Ebony finds the whole experience "frustrating," noting that "not everyone can cut your hair," adding that she plans on growing it back. The hell? Is she auditioning for the lead in The Emperor's New Haircut? Bald before. Bald now. It's like talking about a haircut with George Costanza. Shannon, meanwhile, had her hair straightened and looks exactly like Nicole. Again! C'mon, you guys. Seriously? A little help? Kesse is "pleased" with her new look, and Adrianne tells us that, though the installation of the hairweave was "painful," she asserts the fact that "I don't like to tell anyone that I'm going through pain." This totally reminds me of an interview I saw a few weeks ago where John McCain said that we'd pretty much lost the true meaning of the word "courageous" in this country.
"A diva is not a bad thing," Robin tells us. "I think a diva is a lady." And I think a turnip is the Prime Minister of Italy. Why not just say it and thus make it so! It's like playing with a four-year-old, where you go from running in a haunted forest to riding on a magic carpet to jumping on pillows to crying and back, inside of a minute. A diva is not a lady. A diva is a world-class bitch, at least on this show. Robin tells us that her new hair color is "not for [her]," noting that it's "the hair color from H-E-double-hockey sticks." Oh, you're twenty-seven. Just say "hell." It's where you're from, too, after all. Okay, who's up for a fun game of "Analogies"? Okay, I'll go first: diva is to turnip as lady is to ___________. I'll give you a hint: pizza.
Jay gives the girls a comprehensive makeup lesson, and Ebony shares with him that she is a makeup artist as well as a model, a delightful foreshadow that falls over Ebony and renders the lighting in that room just terrible. "The makeup artist is your last front to the world," Jay tells them, trumping up his actual job of "brush monkey" so much that he throws off the curve for the importance of all things great and small in the universe. After I finish cramming a box of Band-Aids that were running around my bathroom screaming, "We cure cancer! We cure cancer!" back into the medicine cabinet (damn you, Jay!), we return to find the ladies escaping from the Lepine Gallery, Elyse's hair perfectly tended to, scrunched underneath a dowdy chapeau.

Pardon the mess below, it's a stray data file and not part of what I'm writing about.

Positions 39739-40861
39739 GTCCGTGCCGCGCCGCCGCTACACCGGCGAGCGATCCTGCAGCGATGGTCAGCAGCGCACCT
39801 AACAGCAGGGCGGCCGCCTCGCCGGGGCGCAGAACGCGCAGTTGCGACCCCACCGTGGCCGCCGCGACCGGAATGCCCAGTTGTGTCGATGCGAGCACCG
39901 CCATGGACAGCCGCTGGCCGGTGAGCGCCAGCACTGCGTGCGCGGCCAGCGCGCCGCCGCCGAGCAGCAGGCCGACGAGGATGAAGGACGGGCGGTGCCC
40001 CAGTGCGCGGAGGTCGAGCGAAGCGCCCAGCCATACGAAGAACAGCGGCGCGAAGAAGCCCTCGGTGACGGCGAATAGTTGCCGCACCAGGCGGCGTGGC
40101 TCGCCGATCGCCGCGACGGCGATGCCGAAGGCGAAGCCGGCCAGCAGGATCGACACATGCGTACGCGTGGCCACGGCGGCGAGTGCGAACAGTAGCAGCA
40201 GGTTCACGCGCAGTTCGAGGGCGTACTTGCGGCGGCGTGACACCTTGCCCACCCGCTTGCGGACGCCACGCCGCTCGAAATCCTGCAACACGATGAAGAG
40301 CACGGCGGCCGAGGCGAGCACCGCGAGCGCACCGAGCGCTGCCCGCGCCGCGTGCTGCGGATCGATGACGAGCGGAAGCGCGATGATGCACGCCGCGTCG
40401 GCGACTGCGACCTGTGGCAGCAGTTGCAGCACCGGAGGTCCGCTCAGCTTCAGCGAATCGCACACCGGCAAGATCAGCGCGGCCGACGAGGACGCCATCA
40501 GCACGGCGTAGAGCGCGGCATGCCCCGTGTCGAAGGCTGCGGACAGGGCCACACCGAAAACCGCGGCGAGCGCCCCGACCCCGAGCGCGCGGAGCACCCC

Shut up, Ebony: "It is very upsetting to an African-American woman to go into a salon and have them do her hair incorrectly. It is very inappropriate! It doesn't make any sense to me!" In a confessional, Elyse notes that Ebony has a tendency to "get going and cannot stop," confiding, "It's a little weird." Ebony rants on that she could have gotten violent, but at this point Elyse and Nicole/Shannon (when I don't know which one it is, I shall refer to her as "Heather") start cracking up as Robin enacts her Christly will of peace on the earth and good will to men by standing in the kitchen and making faces behind Ebony's back. When Ebony storms out of the room, Robin whispers to best friend Elyse, "We know you're black. I'm black, too. I'm not happy with my hair. I look like, y'know, an albino prostitute." Elyse tells us that she didn't understand Robin's last comment, adding, "but then again, I'm not really familiar with prostitute trends." The camera instinctively turns toward Nicole, because the cameraman wants to be familiar with prostitute trends.